CRICKET IN KENYA
Reaching the semi-finals of the 2003 World Cup and seemingly on the way to becoming the next ICC Full Member, Kenyan cricket over the past fifteen years has seen a sad decline, riddled with disputes and maladministration and a string of poor performances on the field following the retirement of the golden generation led by Steve Tikolo and Thomas Odoyo. Beginning within the British commercial and settler communities in the East African Protectorate (as Kenya was known until 1920) and later spreading to the growing Asian community in Nairobi and Mombasa, cricket was slow to establish a base in the indigenous African population, but by the late 1980s the game had firmly taken root, at least in the major population centres. There were matches between the three East African territories (Kenya, Uganda and Tanganyika, now part of Tanzania) dating back to the 1920s, and combined sides played as East Africa, and later as East and Central Africa, in the early editions of the ICC Trophy and the World Cup. By 1982 Kenya were playing on the world stage in their own right, and they caused a sensation in the 1996 World Cup by beating the West Indies. Seven years later they did even better, though admittedly helped by the disruptions of political and security issues, and reached the semi-finals, where they lost to India. But poor governance, leading to disputes between the KCA Board and its players and the withdrawal of major sponsors, brought the loss of automatic ODI status and the eventual restructuring of the KCA as Cricket Kenya. The problems, however, remained, and legal disputes are still running at the time of writing. Never having developed a national league because of financial and infrastructural limitations, grassroots cricket was always dependent on provincial organisation of leagues, but these, too, fell apart through poor management. More recently, a franchise-based ‘Simba Premier League’ was established in 2018, while in 2019 Nairobi saw the launch of a successful Invitational Premier League.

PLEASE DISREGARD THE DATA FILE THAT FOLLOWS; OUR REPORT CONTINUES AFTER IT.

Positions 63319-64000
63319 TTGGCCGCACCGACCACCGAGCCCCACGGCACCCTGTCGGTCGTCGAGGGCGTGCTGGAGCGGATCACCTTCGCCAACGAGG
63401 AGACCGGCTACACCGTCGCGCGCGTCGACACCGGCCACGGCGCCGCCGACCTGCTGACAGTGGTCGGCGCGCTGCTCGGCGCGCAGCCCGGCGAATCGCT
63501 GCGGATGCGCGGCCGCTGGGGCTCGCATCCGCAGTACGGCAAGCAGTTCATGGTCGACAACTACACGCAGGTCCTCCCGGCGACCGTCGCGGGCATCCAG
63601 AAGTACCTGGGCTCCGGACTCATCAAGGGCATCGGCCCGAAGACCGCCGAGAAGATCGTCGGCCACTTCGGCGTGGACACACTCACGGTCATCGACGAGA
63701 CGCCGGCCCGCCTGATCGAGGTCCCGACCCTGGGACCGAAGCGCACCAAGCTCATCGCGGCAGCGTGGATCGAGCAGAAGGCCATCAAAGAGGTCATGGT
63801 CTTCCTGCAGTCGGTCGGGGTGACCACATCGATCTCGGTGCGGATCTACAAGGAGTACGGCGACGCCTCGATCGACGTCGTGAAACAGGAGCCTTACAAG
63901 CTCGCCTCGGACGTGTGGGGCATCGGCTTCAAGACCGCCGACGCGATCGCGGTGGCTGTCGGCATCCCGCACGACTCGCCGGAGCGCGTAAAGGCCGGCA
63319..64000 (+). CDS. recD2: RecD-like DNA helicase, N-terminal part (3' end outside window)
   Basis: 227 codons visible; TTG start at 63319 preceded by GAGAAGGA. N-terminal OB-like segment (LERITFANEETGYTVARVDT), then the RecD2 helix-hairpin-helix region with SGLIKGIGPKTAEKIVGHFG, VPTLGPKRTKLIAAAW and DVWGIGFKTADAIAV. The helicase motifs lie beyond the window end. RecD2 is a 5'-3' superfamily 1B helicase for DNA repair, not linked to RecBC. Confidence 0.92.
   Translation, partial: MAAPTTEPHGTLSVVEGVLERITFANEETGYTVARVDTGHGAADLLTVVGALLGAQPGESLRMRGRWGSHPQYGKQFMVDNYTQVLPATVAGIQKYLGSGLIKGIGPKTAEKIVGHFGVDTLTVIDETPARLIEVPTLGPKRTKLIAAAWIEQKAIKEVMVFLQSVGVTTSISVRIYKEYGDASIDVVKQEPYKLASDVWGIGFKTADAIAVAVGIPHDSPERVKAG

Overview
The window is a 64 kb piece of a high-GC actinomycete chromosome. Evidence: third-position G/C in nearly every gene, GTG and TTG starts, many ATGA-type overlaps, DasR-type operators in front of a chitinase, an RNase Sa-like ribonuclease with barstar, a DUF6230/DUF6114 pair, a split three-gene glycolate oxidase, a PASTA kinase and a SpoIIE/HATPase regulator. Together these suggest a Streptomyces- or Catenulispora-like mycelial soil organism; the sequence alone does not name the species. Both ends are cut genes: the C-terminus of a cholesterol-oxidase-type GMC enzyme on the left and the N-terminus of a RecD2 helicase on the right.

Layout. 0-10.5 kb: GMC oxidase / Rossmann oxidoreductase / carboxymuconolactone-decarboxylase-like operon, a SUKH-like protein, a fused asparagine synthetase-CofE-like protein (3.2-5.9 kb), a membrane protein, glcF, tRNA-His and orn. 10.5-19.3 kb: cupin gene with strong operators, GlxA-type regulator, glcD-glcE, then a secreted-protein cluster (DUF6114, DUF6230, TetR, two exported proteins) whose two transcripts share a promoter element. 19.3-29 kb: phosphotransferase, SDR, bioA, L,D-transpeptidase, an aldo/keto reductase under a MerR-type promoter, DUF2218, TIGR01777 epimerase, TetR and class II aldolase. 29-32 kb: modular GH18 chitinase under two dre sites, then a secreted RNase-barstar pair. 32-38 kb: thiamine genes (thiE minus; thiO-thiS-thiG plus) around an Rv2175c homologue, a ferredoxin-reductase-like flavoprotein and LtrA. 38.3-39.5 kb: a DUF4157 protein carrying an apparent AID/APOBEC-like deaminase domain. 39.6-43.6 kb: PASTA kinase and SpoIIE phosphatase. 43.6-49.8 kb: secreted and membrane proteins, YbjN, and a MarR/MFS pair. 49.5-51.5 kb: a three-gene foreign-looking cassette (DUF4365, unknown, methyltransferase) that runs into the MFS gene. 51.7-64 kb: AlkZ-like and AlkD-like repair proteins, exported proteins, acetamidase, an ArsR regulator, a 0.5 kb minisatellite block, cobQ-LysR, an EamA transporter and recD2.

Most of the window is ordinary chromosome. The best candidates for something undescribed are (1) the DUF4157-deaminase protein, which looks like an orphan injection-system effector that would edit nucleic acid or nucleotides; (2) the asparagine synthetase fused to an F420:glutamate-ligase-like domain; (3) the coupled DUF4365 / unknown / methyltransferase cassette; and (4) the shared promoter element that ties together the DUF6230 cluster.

First men’s international match: (as East African Protectorate) vs Uganda, Entebbe, 1914 (as Kenya) vs Tanganyika, 1951 Major international victories: vs West Indies, Pune, 1995-96 (World Cup) vs India, Gwalior, 1997-98 vs India, Port Elizabeth, 2001-02 vs Sri Lanka, Nairobi, 2002-03 (World Cup) vs Bangladesh, Johannesburg, 2002-03 (World Cup) Leading men’s international players: Aasif Karim (1980-2003), Maurice Odumbe (1989-2004), Steve Tikolo (1992-2014), Thomas Odoyo (1994-2014), Collins Obuya (2000- ) World Cup appearances: 1975 (as part of East Africa); 1996; 1999; 2003 Division 1 2007 (1), 2010 (5), Championship 2011-13 (6); Division 2 2015 (1), Championship 2015-17 (5); 2018 (6); Division 3 2018 (4) CWC Leagues: CWC Challenge League B 2019-21
First women's international match: Vs Uganda Women, Nairobi, 26 January 2001 Leading women's players: Margaret Ngoche (2000- ), Mercyline Ochieng (2000- ), Sarah Wetoto (2005- ) World Cup appearances: 0
Gymkhana Club ground, Nairobi Ruaraka Sports Ground, Nairobi Jaffery Sports Club, Nairobi Jaffery Sports Club, Mombasa